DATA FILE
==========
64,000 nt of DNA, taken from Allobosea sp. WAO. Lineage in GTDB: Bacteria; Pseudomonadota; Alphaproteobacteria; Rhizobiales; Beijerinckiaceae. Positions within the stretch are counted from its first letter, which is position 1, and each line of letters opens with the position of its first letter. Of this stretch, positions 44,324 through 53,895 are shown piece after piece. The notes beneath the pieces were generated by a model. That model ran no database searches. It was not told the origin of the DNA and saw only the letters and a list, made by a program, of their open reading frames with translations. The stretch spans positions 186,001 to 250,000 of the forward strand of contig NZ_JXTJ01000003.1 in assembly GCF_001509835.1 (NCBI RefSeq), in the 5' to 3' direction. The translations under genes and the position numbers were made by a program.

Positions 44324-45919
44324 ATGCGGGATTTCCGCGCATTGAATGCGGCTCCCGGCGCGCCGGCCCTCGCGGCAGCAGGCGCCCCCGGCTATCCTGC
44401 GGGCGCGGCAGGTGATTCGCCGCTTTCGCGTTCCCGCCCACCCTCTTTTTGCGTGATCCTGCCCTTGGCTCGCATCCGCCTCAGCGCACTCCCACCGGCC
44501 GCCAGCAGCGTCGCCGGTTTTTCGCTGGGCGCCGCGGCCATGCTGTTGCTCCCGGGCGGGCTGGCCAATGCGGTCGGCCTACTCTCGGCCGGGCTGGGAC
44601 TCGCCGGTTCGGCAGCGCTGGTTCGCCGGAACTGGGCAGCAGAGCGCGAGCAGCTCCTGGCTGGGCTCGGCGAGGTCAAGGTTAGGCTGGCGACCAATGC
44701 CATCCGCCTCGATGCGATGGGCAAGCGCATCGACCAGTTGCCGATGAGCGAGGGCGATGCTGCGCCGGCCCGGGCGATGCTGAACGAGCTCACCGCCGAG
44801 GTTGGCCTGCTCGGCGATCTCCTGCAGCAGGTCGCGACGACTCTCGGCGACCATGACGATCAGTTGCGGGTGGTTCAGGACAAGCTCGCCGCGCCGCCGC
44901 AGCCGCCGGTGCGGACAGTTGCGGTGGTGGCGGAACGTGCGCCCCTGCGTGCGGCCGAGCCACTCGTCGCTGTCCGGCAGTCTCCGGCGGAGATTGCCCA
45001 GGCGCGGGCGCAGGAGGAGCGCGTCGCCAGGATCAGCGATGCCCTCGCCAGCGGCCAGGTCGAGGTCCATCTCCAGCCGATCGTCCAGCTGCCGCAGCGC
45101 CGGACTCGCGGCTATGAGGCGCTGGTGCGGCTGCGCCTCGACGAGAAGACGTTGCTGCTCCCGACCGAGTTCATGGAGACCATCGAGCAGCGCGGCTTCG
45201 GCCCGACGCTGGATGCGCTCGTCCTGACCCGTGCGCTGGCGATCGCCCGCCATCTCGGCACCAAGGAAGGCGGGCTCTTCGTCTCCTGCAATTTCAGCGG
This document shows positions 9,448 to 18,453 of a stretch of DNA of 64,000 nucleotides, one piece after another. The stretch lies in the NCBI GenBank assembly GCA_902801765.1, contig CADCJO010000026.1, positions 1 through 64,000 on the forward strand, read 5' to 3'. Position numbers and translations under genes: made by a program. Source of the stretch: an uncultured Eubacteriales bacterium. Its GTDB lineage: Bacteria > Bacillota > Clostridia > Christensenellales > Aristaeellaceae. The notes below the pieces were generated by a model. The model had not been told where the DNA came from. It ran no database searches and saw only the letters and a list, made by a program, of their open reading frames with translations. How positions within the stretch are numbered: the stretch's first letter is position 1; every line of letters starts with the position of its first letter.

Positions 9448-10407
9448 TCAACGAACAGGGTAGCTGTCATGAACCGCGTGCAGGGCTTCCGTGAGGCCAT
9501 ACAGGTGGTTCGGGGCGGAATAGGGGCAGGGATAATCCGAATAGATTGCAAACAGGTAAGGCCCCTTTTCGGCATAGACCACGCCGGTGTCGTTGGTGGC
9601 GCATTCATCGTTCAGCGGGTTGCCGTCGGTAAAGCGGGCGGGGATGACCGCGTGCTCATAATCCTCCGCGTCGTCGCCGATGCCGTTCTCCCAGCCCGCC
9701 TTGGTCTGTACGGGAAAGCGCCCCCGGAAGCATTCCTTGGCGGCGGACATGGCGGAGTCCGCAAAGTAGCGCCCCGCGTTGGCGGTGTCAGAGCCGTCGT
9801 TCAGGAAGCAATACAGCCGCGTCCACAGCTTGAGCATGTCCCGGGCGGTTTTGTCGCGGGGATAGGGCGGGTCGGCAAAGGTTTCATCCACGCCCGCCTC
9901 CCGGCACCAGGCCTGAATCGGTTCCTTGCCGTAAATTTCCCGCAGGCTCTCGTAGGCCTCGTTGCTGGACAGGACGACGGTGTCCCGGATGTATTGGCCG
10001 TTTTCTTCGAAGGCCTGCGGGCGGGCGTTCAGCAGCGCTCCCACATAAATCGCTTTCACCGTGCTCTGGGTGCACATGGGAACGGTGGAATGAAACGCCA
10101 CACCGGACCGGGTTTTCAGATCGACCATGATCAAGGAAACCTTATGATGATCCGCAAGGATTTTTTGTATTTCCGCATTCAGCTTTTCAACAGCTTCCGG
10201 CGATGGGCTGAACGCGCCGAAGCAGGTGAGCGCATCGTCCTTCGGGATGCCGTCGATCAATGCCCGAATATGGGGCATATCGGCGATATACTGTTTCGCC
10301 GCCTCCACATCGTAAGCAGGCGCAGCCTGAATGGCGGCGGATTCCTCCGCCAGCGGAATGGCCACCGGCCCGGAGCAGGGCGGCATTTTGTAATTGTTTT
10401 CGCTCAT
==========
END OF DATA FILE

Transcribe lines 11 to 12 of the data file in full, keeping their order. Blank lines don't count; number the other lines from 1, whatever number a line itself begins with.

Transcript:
45101 CGGACTCGCGGCTATGAGGCGCTGGTGCGGCTGCGCCTCGACGAGAAGACGTTGCTGCTCCCGACCGAGTTCATGGAGACCATCGAGCAGCGCGGCTTCG
45201 GCCCGACGCTGGATGCGCTCGTCCTGACCCGTGCGCTGGCGATCGCCCGCCATCTCGGCACCAAGGAAGGCGGGCTCTTCGTCTCCTGCAATTTCAGCGG